Wednesday, April 9, 2008

A Services Strategy for Casual Games

Gamasutra posted up an article that has been bouncing around in my documents folder for a little while. The original title was "A Services Strategy for Casual Games", but the new one is a bit more punchy.

One response that I've heard quite a bit is that portals will never allow user data to be released back to developers. This is quite true for most established portals that have traditionally focused on selling packaged goods online. However, middlemen adapt and markets flow around stupidity. More sophisticated variations on sites like are bound to emerge. If a dozen portals don't want your business, find the one that does. Given time and a exclusive supply of successful games, they'll grow into a bigger fish that can help feed your team.

The portals are engaging in a kneejerk reaction to changing business models. In the long run, do they really think they can keep customer data away from developers when the games that players want are online services? Such companies just end up being a roadbump in the way of progress. A portal that gets irritable about giving up customer data guarantees that their cut of the pie is zero. This is their loss, not yours.

take care


  1. I was discussing this with my collegue, we're putting out a casual game in the very near future.

    Your points are really good if you're doing something that is a browser-client, multiplayer kind of thing, because you get all kinds of metrics all the time, it's a singular game/brand, and you can monetize however the design is suited. For people making casual games as products though, you're screwed, they wouldn't give you customer information if let them keep all the revenue.

    So my take-away is "make really lite, webby, browser-embedded, multiplayer stuff that you can monetize with microtransactions" which is great, but most people making casual games have no deliverance because they're working on download products.

    Though I guess that's what you get for compromising your artistic integrity and not just making something totally indie.

  2. I think you are drawing an artificial distinction between the two, and missing the middle-ground - online aware downloaded clients.

    For a living I make downloadable software that communicates internally with web-servers via web-services or other mechanisms. Building this type of technology is not particularly difficult (especially if you are using a modern framework like .Net, but even in regular C++ there are web-service libraries available), and gives you control over the level of online-connectivity you implement. It may start with a simple posting of online scores, but it can then evolve to the full set of metrics and community-integration and in-game micro payments.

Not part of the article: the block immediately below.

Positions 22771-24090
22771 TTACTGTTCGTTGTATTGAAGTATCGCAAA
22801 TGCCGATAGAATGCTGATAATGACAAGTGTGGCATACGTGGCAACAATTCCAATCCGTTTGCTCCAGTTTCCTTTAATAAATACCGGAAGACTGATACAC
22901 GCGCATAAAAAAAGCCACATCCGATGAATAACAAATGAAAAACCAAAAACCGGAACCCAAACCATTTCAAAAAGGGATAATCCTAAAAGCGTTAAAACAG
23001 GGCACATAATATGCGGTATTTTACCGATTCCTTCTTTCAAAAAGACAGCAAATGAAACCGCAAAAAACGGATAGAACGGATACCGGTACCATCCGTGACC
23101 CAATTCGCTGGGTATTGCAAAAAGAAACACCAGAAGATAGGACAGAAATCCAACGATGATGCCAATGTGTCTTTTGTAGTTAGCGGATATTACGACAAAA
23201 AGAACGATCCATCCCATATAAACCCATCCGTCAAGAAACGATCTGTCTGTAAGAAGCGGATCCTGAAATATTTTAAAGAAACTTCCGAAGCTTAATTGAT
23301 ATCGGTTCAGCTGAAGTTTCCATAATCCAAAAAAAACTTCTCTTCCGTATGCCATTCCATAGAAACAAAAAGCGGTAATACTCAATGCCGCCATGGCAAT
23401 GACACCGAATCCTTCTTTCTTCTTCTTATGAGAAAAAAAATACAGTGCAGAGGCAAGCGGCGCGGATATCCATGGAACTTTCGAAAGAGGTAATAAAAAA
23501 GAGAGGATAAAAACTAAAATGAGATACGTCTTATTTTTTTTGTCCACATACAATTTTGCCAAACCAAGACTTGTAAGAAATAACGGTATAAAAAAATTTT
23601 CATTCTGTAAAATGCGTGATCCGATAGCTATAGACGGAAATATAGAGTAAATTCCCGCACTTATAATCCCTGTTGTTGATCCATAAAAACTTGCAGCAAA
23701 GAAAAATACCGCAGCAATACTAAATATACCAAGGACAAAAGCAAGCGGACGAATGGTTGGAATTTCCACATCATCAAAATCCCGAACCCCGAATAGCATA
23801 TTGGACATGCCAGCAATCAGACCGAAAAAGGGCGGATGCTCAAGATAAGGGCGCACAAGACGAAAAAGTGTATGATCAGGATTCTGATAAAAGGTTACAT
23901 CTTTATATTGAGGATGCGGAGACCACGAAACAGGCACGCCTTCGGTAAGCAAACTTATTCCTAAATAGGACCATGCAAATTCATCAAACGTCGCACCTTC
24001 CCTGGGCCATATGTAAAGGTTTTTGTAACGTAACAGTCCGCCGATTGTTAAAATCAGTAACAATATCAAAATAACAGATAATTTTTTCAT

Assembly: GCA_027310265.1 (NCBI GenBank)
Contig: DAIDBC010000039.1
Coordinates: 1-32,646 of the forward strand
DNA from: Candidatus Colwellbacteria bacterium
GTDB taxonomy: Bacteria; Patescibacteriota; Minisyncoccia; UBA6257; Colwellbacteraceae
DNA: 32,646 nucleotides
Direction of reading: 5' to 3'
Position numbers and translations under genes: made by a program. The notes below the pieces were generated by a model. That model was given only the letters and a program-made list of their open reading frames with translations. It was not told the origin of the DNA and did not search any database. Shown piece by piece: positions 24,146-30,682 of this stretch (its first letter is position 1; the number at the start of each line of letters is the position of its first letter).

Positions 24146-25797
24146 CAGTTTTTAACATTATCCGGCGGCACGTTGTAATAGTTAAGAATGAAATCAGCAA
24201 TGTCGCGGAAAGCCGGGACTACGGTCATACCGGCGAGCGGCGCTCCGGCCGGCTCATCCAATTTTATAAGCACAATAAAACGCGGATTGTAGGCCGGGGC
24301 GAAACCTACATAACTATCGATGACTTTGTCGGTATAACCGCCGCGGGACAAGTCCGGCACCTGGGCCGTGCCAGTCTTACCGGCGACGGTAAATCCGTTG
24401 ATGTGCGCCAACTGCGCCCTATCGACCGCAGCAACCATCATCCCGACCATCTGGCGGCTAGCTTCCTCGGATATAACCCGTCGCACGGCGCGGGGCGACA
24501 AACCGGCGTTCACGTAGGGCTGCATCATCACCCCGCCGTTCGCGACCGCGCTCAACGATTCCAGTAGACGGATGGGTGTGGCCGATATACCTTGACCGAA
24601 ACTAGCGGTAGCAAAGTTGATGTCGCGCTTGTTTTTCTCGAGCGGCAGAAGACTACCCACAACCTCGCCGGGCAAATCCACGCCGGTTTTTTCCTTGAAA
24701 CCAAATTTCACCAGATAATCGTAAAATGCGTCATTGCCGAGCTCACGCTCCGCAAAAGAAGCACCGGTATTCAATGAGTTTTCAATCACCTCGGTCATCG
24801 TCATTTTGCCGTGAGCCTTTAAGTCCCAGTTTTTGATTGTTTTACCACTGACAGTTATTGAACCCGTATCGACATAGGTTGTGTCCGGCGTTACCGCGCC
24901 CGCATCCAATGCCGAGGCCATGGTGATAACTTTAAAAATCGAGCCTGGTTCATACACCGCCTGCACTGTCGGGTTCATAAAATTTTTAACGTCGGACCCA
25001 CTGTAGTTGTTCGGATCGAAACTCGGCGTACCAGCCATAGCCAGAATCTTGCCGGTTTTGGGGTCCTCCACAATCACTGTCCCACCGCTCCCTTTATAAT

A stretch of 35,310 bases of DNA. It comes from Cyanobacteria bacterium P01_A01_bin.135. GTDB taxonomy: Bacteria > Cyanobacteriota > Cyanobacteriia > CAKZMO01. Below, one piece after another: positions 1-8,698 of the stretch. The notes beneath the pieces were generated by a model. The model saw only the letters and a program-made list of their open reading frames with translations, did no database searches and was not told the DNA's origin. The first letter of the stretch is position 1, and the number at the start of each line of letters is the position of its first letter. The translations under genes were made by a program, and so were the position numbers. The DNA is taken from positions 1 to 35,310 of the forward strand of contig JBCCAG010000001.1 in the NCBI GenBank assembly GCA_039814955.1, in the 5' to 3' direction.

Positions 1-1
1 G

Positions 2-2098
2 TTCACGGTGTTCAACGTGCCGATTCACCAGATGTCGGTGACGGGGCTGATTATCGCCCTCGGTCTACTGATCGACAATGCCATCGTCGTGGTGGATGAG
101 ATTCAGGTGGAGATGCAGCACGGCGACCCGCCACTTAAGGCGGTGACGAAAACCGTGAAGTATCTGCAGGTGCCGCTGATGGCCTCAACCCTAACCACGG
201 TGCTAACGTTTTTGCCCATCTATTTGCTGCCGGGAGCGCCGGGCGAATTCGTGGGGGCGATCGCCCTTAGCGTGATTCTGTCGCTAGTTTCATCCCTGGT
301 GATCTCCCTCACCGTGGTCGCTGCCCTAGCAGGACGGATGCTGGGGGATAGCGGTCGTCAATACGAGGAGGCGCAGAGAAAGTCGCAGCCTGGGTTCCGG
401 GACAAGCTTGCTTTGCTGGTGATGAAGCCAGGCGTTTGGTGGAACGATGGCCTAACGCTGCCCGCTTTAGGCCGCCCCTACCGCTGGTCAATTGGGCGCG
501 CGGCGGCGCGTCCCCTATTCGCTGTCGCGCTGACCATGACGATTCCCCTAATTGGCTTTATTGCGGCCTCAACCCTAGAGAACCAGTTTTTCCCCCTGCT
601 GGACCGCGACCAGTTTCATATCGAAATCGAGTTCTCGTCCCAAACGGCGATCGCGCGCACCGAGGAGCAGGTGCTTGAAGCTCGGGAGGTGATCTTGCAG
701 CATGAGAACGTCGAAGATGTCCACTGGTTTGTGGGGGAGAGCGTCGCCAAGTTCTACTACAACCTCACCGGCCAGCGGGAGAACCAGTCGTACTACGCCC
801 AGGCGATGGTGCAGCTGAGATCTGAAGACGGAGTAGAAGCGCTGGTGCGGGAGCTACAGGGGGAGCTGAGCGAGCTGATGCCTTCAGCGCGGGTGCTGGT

This has nothing to do with compromising artistic integrity however. Whether you attempt to monetise your products or not is unrelated to the obvious benefits to building online-aware games. If for no other reason that it allows you to find things out like who plays your game, how long they play for, what aspects of the game they spend the most time on, etc. These metrics can then be fed into your next game, allowing you to improve as a developer directly from accurately measured feedback, and returned back to the people who enjoy your work.

    Building a community is an end in itself, regardless of the financial implications.

  3. Nice article but how can you really use a portal to get customers if they are not really giving that kind of information ?

    They take half the chunk of your money and don't give you any info about their customers, so developers only really have the solution of releasing your product by yourself. If you go this route then it's going to take quite some time (years) to attract customers to your products.

    Also you must have in mind that there are some products that ONLY sell through portals because they are well tailored to portals. I couldn't imagine a hidden object game, or puzzle game selling well outside a portal.

  4. First of all, Danc, Just want to say thanks for writing this blog. I've been reading for a few years now.

    Second, while I question the promise of traditional casual games, I think the idea of applying game design to non-game experiences is where the big opportunity lies. And in a way that's the future of design, at least on the web:

  5. Very cool site. I've read you comment about you having too many projects to take on any more so the question is, where should we go to find an artist of your calibre to work on some game graphics ?